Urological Physical Therapy in HTLV-1 With Urinary Symptoms (UROHTLV)
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|ClinicalTrials.gov Identifier: NCT01651819|
Recruitment Status : Unknown
Verified February 2016 by ROSANA CRISTINA PEREIRA DE ANDRADE, Hospital Universitário Professor Edgard Santos.
Recruitment status was: Enrolling by invitation
First Posted : July 27, 2012
Last Update Posted : February 19, 2016
|Condition or disease||Intervention/treatment||Phase|
|Tropical Spastic Paraparesis HTLV-1||Procedure: Urological physical therapy||Not Applicable|
The T-lymphotropic virus type 1 (HTLV-1) is an human retrovirus that was proved to be the main agent of the acute T cell lymphoma/leukemia (ATLL) and a progressive neurological disease called HTLV-1 associated myelopathy/ tropical spastic paraparesis (HAM/TSP).
The HTLV-1 was first isolated in 1980 and it is endemic in Japan, Caribbean, Africa and South America. It is estimated that about 20 million people is infected worldwide. In Brazil it is present in all states with variable prevalences. The factors associated with HTLV-1 transmission in Brazil are related to the social and demographic condition, characterized by rural exodus and increase of urban population in the coast areas.
Several studies based in Brazil reported that the epicenter of HTLV-1 infection is on Bahia, Maranhão and Pernambuco with the highest prevalence of 1,8% in Salvador, Bahia capital.
The urinary incontinence is a bladder-sphincter disturbance often found in HTLV-1 patients. In this infection the most common pathology finding is overactive bladder syndrome due detrusor overactivity and sphincter-detrusor dyssynergia and the symptoms are urgency, nocturia and incontinence.
This disabling disease is associated with psychosocial issues like loss of self confidence, social isolation and reduced quality of life.
The physical therapy treatment have the objective of promote social adequacy and reestablish the bladder function. It is based on resources like: bladder reeducation, biofeedback, kinesiotherapy of the pelvic wall, utilization of vaginal cones and electrostimulation.
Those can be associated or not with anticholinergic drugs and bladder catheterization.
The need of urologic and gynecologic physical therapy follow up in patients with HTLV-1 and neurogenic bladder is important to reduce disability, preserve pelvic muscles and renal function.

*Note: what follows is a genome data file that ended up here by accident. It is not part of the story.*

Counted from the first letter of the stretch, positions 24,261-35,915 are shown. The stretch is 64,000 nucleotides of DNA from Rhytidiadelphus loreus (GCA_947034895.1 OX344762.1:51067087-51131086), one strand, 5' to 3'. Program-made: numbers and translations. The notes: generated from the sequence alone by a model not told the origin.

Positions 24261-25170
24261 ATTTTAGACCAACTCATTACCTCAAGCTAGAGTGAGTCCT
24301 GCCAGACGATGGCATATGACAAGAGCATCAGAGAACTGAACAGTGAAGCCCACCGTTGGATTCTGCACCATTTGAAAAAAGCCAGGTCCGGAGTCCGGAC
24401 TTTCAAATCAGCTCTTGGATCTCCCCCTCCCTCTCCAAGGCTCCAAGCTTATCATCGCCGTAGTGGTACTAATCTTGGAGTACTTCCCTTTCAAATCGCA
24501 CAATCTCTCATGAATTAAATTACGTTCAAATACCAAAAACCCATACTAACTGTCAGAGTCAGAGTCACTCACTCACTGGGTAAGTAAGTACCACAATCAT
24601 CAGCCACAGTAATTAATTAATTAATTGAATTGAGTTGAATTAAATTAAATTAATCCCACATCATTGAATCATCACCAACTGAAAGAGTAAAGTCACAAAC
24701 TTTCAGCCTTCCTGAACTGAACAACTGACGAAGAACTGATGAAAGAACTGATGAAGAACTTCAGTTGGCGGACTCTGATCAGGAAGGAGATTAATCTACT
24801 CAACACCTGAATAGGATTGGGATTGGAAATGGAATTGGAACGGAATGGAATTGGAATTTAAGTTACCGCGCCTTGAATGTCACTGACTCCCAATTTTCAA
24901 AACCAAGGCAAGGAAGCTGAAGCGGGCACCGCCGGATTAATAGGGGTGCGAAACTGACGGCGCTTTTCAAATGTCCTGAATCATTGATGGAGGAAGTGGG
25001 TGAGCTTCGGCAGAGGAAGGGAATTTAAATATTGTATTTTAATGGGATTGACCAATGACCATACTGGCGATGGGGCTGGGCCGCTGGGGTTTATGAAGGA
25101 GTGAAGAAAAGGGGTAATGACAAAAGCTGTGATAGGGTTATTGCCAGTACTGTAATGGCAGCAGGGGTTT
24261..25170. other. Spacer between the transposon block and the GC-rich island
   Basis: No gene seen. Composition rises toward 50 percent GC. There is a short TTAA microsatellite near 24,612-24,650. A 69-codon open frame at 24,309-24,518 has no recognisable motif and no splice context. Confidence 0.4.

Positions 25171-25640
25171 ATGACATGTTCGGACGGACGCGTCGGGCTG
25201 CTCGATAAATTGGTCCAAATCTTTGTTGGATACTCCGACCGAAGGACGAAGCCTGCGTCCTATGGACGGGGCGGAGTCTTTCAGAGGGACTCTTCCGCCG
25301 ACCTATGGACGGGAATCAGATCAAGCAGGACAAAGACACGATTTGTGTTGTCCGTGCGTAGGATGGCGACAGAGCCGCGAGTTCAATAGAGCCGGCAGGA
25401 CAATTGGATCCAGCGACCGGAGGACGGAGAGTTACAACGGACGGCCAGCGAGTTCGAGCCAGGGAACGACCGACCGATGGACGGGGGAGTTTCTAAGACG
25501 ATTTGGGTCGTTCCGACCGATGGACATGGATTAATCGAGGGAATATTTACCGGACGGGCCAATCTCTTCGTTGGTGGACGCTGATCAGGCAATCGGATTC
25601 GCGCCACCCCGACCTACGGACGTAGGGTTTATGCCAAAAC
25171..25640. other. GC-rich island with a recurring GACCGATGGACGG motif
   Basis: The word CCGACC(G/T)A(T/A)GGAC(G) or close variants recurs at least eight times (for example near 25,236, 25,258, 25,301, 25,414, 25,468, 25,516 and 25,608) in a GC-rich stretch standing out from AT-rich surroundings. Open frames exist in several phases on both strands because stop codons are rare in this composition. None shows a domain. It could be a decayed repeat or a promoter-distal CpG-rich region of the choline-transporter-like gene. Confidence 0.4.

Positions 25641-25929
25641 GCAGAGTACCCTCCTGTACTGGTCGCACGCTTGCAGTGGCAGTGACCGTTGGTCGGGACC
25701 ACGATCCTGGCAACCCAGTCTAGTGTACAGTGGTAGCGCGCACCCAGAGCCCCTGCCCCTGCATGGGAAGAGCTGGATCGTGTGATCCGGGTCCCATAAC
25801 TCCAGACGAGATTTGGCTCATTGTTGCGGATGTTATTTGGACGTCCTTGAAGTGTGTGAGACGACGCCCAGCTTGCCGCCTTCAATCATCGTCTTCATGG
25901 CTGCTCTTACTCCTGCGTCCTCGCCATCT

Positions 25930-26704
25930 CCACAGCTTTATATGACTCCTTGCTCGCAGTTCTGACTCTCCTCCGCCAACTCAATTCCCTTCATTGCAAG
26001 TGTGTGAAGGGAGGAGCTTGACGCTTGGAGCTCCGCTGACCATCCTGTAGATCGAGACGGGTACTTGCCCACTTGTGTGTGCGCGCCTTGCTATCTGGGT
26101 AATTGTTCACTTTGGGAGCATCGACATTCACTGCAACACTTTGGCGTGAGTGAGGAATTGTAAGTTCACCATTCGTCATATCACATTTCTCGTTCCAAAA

|Study Type :||Interventional (Clinical Trial)|
|Actual Enrollment :||20 participants|
|Intervention Model:||Single Group Assignment|
|Masking:||None (Open Label)|
|Official Title:||TREATMENT OF NEUROGENIC BLADDER IN PATIENTS INFECTED WITH HUMAN T-LYMPHOTROPIC VIRUS 1|
|Study Start Date :||March 2012|
|Actual Primary Completion Date :||December 2014|
|Estimated Study Completion Date :||July 2017|
Experimental: Urological physical therapy
Urologic physical therapy is going to be apply in 20 patients with HTLV-1 infection and overactive bladder symptoms like urgency, incontinence and nocturia. There will be 20 sessions with one hour duration and a interval of 3 or 4 days between the sections.
Procedure: Urological physical therapy
Individual patient attending with one hour duration beginning with Behavior therapy and education, teaching urinary maneuvers, water adequate intake. Second part is manual therapy an Kinesiotherapy with specific exercises, followed by patient repetition. Last part is constituted by electrotherapy for specific muscle stimulation and biofeedback.
- Reduction in urinary symptoms [ Time Frame: 6 months ]reduce or cure the complaints of urinary symptoms measured by daily and nocturnal frequency, presence of incontinence, urgency, dysuria.
- Improve in quality of life [ Time Frame: 6 months ]improving the quality of life measured by King' Health scale that is applied before and after therapy
To learn more about this study, you or your doctor may contact the study research staff using the contact information provided by the sponsor.
Please refer to this study by its ClinicalTrials.gov identifier (NCT number): NCT01651819
|Hospital Universitário Prof. Edgard Santos|
|Salvador, Bahia, Brazil|
|Principal Investigator:||Rosana Andrade, Master||Federal University of Bahia|